In accordance with the McKinney-Vento Homeless Education Assistance Act, the Yolo County Office of Education protects the educational rights of homeless children and youth in Yolo County and provides services to assist them. According the McKinney-Vento Homeless Assistance Act anyone who lacks a regular, fixed and adequate nighttime residence; lives in a shelter (family, domestic violence, youth or transitional living program); lives in a motel, hotel or weekly housing; is sharing housing due to economic hardship; is living in a public place not designated for sleeping (such as cars, parks, abandoned buildings, campgrounds or on the street); is in temporary foster care placement or with an adult who is not their parent or guardian; or is staying with friends or family because they are a runaway or unaccompanied youth. These individuals have the educational right to enroll in school ardianship papers) or to remain in the school of origin (the school the child last attended) for the duration of the academic year. They also have the educational rights to receive transportation to the school of origin, to participate fully in all school activities and programs and to automatically qualify for child nutrition programs.
In order to protect those educational rights, YCOE offers assistance with school enrollment, attendance and academic success; assistance with obtaining school and immunization records; referrals to community resources that assist with food, shelter and clothing; transportation resources to attend school; school supplies and resources; referrals to tutoring services; and parent consultation, including discussion of educational rights and responsibilities.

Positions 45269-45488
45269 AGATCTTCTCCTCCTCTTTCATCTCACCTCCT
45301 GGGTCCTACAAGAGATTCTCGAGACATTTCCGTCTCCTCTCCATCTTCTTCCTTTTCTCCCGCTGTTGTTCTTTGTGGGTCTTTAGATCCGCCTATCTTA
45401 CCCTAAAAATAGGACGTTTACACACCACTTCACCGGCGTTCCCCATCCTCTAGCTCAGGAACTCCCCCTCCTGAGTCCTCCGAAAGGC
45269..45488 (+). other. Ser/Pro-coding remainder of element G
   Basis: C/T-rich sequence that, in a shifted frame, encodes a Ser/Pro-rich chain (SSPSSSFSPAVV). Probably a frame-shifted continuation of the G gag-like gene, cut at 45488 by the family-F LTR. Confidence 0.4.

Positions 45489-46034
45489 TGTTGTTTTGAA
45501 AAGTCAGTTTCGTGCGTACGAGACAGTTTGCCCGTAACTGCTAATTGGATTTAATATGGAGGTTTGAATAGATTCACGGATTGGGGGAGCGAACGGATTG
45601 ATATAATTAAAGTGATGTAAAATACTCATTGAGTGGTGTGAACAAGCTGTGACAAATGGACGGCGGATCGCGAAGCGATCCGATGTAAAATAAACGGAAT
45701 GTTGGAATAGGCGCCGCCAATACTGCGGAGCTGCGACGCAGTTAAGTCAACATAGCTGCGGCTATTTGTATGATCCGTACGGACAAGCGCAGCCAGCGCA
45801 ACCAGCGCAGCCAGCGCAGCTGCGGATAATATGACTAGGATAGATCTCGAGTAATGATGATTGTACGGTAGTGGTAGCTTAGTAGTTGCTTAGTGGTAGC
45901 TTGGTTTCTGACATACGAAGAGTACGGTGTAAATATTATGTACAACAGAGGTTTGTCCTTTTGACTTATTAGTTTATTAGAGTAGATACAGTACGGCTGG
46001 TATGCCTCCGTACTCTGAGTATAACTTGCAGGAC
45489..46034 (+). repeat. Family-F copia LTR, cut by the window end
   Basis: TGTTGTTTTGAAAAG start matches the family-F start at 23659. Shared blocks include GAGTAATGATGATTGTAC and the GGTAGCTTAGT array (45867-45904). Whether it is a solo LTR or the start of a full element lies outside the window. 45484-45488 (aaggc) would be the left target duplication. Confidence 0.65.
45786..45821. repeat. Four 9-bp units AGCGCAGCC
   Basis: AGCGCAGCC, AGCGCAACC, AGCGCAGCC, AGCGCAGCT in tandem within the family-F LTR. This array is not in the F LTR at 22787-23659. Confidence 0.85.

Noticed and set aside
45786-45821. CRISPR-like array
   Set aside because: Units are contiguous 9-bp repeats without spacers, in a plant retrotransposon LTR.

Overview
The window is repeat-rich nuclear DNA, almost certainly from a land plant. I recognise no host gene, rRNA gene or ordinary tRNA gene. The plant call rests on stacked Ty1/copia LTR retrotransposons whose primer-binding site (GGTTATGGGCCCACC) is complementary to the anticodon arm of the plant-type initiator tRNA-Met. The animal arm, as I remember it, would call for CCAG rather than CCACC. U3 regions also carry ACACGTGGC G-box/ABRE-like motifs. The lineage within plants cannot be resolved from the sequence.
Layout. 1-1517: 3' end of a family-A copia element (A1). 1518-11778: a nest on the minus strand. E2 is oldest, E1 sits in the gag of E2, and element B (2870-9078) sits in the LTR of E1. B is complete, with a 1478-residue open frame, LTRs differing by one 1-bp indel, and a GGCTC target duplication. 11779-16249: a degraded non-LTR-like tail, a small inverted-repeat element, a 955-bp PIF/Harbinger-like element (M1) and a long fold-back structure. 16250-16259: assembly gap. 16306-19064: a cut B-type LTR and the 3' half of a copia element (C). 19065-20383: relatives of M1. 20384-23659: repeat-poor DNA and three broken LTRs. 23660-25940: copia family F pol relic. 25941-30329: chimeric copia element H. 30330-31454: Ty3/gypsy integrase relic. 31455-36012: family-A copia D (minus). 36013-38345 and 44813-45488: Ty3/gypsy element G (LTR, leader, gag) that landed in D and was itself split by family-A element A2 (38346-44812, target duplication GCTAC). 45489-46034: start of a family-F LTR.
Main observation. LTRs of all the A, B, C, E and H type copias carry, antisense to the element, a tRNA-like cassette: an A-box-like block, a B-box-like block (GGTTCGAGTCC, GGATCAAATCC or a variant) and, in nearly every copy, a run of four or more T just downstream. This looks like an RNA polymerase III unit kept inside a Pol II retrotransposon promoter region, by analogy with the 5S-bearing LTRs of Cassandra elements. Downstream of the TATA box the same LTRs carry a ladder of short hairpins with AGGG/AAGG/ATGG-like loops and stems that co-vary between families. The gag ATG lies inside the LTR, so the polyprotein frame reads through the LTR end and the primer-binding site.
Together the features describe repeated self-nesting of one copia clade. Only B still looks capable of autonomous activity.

In accordance with AB 490, the Yolo County Office of Education protects the educational rights of foster children and youth in Yolo County and provides services to assist them. The Foster Youth Services Program is funded by a grant from the California Department of Education. Foster youth often experience numerous changes in placement and interruption in school. The emotional adjustments of these changes combined with the stress of falling behind in school can be overwhelming. Studies place the high school graduation rate of foster youth between 38% and 46%. In order to support foster children academically and emotionally, the Foster Youth Services program was established to meet these needs.
Under AB 490, foster youth have the rights to remain in their school of origin for the duration of the school year; to immediately enroll in school even if they are missing records normally needed for school enrollment; to attend a regular, mainstream school unless they have an Individualized Education Program (IEP) requiring a different educational placement, or the person with educational rights determines that it is in the child’s best interest to attend a different educational program or remain in her school of origin; to have their school records transferred in a timely manner (2 days); to have their grades protected (a youth’s grades cannot be lowered due to absences caused by a change in placement, attendance at a court hearing, or a court ordered activity); and to receive partial credits (schools must award all students credit for full or partial coursework satisfactorily completed at another public school, a juvenile court school, or a non-public, non-sectarian school).
YCOE ensures that the rights of foster youth are being protected in accordance with AB 490. YCOE also offers tutoring; workshops (financial aid, career exploration, life skills, post-secondary education, self-advocacy); support for youth in completing their high school education; assistance with the transition from high school to post-secondary education; and school supplies and resources necessary for successful educational outcomes.
Program Specialist II